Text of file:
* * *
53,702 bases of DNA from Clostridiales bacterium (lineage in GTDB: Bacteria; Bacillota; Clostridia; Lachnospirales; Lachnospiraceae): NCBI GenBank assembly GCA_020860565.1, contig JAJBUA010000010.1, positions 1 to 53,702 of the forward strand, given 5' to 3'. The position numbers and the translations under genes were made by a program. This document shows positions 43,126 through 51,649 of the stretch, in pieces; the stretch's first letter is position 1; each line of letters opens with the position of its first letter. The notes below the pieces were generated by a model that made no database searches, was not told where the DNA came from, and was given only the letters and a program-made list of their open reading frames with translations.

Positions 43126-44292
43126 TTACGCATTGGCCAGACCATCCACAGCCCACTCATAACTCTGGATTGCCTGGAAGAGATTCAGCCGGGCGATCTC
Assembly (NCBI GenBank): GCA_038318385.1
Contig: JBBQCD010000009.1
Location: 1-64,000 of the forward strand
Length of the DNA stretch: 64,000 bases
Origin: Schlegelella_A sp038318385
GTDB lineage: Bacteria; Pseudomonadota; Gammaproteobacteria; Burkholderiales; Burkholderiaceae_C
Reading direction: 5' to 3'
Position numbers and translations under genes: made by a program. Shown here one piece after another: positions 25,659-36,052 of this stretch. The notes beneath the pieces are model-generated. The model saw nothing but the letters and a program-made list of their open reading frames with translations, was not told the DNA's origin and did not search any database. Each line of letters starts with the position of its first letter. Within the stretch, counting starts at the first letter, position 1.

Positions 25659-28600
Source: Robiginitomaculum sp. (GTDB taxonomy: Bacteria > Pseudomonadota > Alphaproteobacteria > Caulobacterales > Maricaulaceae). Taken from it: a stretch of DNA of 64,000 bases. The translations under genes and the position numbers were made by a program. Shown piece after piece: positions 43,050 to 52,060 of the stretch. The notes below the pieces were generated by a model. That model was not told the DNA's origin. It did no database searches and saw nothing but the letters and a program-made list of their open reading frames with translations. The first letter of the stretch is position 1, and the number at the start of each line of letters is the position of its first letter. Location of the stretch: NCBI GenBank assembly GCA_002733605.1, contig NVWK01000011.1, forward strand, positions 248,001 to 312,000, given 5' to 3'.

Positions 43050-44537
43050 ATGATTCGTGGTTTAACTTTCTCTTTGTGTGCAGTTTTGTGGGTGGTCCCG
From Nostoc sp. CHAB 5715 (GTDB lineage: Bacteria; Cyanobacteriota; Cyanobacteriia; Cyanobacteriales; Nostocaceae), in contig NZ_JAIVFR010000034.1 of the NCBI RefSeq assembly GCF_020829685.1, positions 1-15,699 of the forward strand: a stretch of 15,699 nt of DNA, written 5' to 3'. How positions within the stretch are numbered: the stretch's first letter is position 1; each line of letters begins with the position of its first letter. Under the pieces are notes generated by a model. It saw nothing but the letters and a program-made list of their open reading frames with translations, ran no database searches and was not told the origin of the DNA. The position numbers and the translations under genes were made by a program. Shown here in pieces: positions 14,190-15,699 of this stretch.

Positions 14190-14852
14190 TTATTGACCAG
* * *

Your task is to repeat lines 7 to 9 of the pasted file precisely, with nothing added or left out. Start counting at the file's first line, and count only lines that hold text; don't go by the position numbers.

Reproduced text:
Length of the DNA stretch: 64,000 bases
Origin: Schlegelella_A sp038318385
GTDB lineage: Bacteria; Pseudomonadota; Gammaproteobacteria; Burkholderiales; Burkholderiaceae_C